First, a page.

Philip Howard Evergood Biography

Philip Howard Evergood




Philip Howard Evergood, painter, printmaker, sculptor, teacher and writer, was born Howard Blashki in New York City on October 26, 1901. His father, Meyer Evergood, was an artist and his mother, Flora Jane Blashki, was a well-educated English woman. His parents were financially cut off from their families when they married out of their religions.

Evergood was raised in London where he lived with his parents from 1909 until 1923. He studied mainly at Eton and Cambridge University and, after deciding to be an artist, he went to the Slade School where he studied with Henry Tonks and Havard Thomas. In 1923 he returned to New York and studied at the Art Students League with George Luks and William von Schlegell.

By 1925, Evergood was living in Paris where he studied at the Academie Julian with Laurens and also with Andre Lhote. At the end of that decade, he had returned to Paris and worked with Stanley William Hayter at his graphic workshop Atelier 17. By the mid 1930s Evergood was living in New York and worked as a muralist for the W.P.A. Federal Art Project, and he became one of the leading social realists in New York City.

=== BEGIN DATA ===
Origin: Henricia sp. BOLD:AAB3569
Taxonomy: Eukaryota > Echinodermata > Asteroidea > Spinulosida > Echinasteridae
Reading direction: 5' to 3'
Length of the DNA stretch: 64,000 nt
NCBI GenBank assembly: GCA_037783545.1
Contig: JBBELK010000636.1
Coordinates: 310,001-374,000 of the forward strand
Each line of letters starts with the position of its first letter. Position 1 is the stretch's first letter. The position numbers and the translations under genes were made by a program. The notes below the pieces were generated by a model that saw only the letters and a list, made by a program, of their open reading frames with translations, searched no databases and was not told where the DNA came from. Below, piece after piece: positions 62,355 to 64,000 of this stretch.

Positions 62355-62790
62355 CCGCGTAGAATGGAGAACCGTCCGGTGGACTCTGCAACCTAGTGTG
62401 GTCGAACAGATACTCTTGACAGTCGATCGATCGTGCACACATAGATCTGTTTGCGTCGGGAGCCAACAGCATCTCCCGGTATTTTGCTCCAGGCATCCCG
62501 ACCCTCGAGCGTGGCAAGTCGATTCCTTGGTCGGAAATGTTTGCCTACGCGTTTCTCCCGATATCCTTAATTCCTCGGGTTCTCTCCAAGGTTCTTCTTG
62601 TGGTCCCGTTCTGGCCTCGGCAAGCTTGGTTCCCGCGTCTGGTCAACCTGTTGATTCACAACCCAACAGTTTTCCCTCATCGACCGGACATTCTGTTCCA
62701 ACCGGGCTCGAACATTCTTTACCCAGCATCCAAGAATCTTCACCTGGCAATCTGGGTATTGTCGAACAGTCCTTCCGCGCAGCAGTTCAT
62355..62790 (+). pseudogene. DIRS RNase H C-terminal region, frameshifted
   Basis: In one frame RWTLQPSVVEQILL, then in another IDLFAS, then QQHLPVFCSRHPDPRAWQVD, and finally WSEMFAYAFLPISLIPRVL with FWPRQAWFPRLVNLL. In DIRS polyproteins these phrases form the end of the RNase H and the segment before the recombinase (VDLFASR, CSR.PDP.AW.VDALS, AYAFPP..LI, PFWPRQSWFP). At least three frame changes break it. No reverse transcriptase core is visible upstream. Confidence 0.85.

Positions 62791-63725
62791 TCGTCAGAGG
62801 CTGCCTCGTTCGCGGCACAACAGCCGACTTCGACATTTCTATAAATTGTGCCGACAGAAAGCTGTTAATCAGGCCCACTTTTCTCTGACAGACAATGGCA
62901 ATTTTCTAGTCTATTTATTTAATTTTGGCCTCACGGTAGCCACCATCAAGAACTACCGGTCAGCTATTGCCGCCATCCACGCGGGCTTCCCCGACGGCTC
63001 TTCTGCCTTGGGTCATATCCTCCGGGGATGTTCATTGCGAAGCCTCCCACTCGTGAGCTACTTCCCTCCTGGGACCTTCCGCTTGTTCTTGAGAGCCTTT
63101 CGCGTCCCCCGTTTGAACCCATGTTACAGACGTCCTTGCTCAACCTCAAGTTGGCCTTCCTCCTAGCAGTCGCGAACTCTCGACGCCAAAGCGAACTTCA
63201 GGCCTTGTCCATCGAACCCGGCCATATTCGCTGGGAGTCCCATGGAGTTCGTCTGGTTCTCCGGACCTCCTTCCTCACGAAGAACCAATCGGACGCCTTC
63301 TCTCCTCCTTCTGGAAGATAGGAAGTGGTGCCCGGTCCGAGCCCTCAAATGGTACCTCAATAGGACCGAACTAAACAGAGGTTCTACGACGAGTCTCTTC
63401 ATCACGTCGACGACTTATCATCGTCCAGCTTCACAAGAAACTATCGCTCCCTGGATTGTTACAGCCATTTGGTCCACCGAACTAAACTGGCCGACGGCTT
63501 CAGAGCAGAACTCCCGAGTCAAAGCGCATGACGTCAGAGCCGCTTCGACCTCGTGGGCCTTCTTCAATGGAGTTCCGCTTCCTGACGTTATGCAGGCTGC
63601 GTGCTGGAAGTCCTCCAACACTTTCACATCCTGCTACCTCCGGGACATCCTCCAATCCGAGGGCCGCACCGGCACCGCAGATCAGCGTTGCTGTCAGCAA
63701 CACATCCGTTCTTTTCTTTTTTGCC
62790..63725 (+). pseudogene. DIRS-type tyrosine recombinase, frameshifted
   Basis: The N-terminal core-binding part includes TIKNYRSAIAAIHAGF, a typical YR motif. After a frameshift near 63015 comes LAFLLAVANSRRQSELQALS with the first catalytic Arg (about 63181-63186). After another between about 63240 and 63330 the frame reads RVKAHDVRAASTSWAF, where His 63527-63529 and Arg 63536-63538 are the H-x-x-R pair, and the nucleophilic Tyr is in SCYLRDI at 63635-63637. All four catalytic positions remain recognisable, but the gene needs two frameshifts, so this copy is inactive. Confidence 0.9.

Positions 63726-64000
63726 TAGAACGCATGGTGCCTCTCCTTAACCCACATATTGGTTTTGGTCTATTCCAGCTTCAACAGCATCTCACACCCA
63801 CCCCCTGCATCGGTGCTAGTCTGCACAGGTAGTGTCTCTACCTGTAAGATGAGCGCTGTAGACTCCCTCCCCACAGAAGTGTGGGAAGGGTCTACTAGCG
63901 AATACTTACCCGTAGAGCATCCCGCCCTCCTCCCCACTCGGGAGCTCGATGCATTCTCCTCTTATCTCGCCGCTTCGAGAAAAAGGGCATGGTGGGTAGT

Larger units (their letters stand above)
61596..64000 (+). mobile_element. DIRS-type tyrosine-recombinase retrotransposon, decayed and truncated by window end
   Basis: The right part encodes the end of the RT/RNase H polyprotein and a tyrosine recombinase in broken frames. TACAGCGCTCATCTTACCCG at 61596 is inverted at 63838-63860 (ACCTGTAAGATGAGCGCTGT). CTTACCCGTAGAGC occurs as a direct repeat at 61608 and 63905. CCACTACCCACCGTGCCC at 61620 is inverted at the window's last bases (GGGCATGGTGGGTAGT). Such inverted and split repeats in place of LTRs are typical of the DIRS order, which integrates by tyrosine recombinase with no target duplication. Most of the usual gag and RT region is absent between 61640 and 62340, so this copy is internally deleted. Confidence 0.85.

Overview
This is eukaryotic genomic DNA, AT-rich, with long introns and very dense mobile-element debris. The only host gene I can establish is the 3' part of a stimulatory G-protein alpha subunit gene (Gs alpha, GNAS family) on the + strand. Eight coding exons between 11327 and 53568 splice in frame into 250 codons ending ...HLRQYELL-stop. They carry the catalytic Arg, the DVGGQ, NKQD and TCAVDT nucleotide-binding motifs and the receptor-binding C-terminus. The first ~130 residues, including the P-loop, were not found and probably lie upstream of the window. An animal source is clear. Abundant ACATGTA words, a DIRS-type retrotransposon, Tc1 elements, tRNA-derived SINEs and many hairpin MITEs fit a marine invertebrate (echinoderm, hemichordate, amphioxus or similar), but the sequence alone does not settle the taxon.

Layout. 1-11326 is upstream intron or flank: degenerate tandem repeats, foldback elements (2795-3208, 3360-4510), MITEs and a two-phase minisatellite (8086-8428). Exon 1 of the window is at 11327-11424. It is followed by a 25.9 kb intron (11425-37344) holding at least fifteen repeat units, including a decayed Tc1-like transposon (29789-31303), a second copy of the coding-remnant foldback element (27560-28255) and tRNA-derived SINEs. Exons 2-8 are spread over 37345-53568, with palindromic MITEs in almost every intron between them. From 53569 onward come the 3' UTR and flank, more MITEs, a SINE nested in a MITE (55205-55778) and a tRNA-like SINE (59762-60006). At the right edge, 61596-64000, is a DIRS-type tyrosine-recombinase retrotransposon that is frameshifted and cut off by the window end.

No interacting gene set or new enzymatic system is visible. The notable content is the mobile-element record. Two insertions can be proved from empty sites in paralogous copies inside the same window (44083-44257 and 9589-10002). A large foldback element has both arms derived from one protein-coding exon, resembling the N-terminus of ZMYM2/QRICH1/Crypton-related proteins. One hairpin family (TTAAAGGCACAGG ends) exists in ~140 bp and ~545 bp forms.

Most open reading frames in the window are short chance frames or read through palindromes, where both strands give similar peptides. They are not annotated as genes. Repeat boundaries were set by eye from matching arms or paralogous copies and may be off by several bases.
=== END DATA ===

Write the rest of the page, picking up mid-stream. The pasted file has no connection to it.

Evergood was a member of the Artist's Union, American Artists Congress, United American Artists, and the Artists Equity Association. He served as President of the New York Artists Union and taught at various institutions in the 1940s. His work is represented in the collections of the Art Institute of Chicago, the Baltimore Museum of Art, the Brooklyn Museum, the Fogg Museum of Art, the Metropolitan Museum, the Museum of Modern Art, the Whitney Museum of American Art, the Museum of Fine Arts Boston, the Corcoran Museum of Art, Dallas Museum of Fine Art, the Denver Art Museum, the Library of Congress, the Los Angeles County Museum of Art, and the Pennsylvania Academy of Fine Arts.

Philip Evergood died in Bridgewater, Connecticut on March 11, 1973.